SSH port forwarding might be suitable. The software setup is simpler, works through both Windows and Linux clients, and such. However, you'll need to forward each port you use.

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Dynamic SSH port forwarding will be suitable. For Windows there is a free SSH server called FreeSSHd. It can be configured tunnel only. And on the client side, you can connect to the server with dynamic port forwarding options. There is foxy-proxy add-on for Firefox which is extremely configurable, and WireCap for making everything on the system to use the SOCKS proxy.

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I assume "I can install pretty much any OS on it" does not include Mac OS X. But for those who want to use their Mac as the VPN server:

Since Tiger (and maybe earlier), OS X has a VPN server built-in. But only the OS X Server editions provide the GUIs to manage that. See an article on PPTP/L2TP VPN Server on Mac OS X Leopard Client on how to manage this using (an old, free version 2.4b of) iVPN, including a note on how to have Windows XP clients connect to it if you're behind a NAT. It's very limited though: only a single username, and no certificate support for L2TP. Perfect for private use while you're at a Starbucks with another computer.

The old (free) 2.4b version might no longer work with Snow Leopard, so you may need to spend the £14.99 to get the most recent version, or do things manually (another guide). (iVPN 4.2 is said to have added support for Snow Leopard.)

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Setup VPN Connection on Wifi is not very easy, nor it very difficult. Its doable, if you follow the procedure that I am about to explain below. Following are things that you will need to make a VPN WiFi Combo

  • A Laptop with Windows 7
  • An Internet Connection
  • And a lil bit of mind

Now in order to share your VPN connection on WiFi, you first need to make your laptop like WiFi Router that shares VPN. Lets learn that step by step.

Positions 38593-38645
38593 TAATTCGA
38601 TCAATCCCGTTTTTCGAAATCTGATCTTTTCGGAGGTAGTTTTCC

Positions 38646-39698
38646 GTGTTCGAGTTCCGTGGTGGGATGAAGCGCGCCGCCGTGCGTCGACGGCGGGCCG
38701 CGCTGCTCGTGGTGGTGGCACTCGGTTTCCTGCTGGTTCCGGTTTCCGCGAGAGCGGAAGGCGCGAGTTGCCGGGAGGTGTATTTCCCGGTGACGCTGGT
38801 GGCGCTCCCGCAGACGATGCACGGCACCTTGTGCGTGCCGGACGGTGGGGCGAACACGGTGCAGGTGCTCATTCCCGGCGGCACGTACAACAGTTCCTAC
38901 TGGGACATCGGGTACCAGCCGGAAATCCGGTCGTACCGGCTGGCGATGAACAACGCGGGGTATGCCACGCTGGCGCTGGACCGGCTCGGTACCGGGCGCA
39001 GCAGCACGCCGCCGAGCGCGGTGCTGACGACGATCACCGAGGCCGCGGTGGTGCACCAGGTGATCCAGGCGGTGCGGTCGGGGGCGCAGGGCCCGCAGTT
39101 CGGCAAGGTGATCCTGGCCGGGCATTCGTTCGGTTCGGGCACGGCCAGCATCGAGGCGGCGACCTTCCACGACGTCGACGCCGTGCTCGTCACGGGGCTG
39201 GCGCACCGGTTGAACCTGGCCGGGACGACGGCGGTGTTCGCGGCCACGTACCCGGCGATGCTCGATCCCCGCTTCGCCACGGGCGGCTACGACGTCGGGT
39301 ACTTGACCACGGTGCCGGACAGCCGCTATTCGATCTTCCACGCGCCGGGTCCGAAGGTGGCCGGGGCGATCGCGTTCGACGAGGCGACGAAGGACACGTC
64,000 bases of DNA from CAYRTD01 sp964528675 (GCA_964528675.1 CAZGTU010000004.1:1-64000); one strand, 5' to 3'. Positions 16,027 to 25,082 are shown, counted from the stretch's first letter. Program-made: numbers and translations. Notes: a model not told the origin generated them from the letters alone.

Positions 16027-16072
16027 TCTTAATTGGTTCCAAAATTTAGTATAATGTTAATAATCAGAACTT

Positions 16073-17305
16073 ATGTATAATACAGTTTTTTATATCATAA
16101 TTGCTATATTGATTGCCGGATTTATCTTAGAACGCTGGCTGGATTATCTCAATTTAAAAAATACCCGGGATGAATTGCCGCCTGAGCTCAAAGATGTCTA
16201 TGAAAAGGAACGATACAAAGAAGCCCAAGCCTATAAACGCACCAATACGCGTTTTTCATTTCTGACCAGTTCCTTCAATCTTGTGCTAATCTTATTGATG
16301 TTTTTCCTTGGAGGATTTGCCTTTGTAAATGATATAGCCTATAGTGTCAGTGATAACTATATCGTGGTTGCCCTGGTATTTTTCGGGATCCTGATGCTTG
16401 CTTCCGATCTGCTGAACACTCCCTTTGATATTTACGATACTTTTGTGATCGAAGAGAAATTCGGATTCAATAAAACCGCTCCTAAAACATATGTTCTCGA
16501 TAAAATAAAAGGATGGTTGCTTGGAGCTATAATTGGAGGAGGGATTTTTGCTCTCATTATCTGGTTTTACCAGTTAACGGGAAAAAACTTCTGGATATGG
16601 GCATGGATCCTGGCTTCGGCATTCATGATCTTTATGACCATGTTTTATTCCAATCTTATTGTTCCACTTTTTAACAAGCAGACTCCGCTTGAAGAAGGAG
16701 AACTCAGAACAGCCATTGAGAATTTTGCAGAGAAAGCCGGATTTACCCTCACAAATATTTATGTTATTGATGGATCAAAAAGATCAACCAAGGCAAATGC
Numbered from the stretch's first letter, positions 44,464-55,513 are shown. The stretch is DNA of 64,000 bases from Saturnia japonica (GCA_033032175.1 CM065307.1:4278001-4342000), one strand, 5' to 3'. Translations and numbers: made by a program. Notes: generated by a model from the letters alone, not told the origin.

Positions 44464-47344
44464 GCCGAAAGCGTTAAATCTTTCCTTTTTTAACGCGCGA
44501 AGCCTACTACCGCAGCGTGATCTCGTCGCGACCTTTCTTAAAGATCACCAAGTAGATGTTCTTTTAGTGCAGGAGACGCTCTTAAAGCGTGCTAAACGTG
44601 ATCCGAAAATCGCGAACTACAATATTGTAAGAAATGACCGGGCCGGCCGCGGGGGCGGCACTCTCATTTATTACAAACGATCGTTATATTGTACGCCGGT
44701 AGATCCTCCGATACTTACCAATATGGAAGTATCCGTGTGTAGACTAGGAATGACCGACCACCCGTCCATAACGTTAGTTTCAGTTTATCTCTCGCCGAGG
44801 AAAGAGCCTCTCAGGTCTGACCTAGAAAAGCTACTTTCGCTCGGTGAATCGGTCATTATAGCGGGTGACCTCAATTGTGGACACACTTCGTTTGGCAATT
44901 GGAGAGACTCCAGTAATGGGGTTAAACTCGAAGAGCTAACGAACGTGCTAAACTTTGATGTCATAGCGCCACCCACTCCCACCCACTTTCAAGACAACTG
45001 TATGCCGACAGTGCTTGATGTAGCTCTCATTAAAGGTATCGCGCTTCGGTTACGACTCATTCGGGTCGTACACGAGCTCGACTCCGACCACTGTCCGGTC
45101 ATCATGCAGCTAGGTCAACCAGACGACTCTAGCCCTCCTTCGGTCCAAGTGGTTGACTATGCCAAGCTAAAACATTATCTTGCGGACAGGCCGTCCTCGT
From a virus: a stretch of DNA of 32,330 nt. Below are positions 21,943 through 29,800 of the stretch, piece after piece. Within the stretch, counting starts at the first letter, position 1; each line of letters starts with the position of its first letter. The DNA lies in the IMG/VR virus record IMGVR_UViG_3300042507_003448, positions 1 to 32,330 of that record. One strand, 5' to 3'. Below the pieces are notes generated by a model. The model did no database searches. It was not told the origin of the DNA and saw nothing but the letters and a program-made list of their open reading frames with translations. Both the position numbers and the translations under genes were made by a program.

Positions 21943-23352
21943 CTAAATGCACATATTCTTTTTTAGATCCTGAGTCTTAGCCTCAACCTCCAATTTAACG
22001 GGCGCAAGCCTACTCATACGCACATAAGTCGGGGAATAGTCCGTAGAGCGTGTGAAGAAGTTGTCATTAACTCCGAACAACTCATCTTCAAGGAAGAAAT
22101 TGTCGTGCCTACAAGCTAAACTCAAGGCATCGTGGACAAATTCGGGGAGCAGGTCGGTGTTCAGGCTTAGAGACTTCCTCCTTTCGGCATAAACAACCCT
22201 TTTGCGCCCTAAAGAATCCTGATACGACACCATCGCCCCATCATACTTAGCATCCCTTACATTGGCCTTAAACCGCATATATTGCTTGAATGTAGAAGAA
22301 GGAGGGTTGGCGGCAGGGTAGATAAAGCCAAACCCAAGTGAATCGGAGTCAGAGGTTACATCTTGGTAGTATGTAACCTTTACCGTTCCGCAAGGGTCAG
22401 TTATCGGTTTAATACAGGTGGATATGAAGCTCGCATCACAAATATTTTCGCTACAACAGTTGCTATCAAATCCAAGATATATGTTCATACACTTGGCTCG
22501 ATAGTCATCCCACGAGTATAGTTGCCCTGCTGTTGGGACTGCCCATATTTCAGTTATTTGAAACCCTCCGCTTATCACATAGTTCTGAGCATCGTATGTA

1. Click on your computers start button and in the search box type “cmd” and wait for it to appear on the menu.
  2. After it appears, right click on it and select “Run As Administrator”.
  3. When the Black Command Prompt Opens up, type the following command and press enter
  4. netsh wlan show drivers
  5. You will see something like the following image. If the Hosted Network Supported (in the red square. say Yes, it means the driver is installed and if it says No, download the drivers from 32Bit or 64Bit.
  6. Once it is made sure that you have the required driver, it`s time to set it up.
  7. Type netsh wlan set hostednetwork mode=allow ssid=test key=password. Following Screen would appear. (Devices will detect network SSID as “test” change it to anything you want. Moreover, key is your password which in this case is password, change it to whatever you want, I would suggest you to not to use numbers in password.
  8. Then type, netsh wlan start hostednetwork. You will see the messages illustrated in the snap shot.
  9. If you see the message that the hosted network couldnt be started`, then your WiFi driver is outdated, the best way to update the WiFi driver is Run you Windows Update or download the latest version from its official website.
  10. Now that we have setup hosted network, we will make sure that it is shared on public Wi-Fi.
  11. To do this, click on your Wi-Fi signal buttons on the bottom right hand corner of your screen.
  12. Click on Open Network and Sharing Center.
  13. Then click on Change adapter settings.
  14. Click on the Connection that has description of Your Created VPN Connection and right click on the Icon to go to its properties.
  15. In Properties, go to Sharing tab and check on Allow Other Network User to connect through this computer…
  16. From the drop down menu of Home Networking Connection, Select the connection which had a description of Microsoft Virtual WiFi Miniport Adapter/Virtula AP or it can be Wireless Network Connection 2 as in my case.
  17. Check on the Allow other network users to control or disable…. Option as well.
  18. Click ok and you are all set to go now.
  19. Connect your VPN and ask your Friends or Colleague to discover your VPN enabled WiFi Connection.
  20. Now, whenever you will restart your computer, your Shared WiFi connection will be disabled. You will have to reenter only the following command in the command prompt to enable it again. netsh wlan start hostednetwork (or create a custom batch file for this, if you want to avoid reentering the command every time.
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Unless I have misread, isn't this create a virtual/Ad-Hoc wireless network, not a VPN connection? –  William Hilsum Jan 31 '12 at 11:03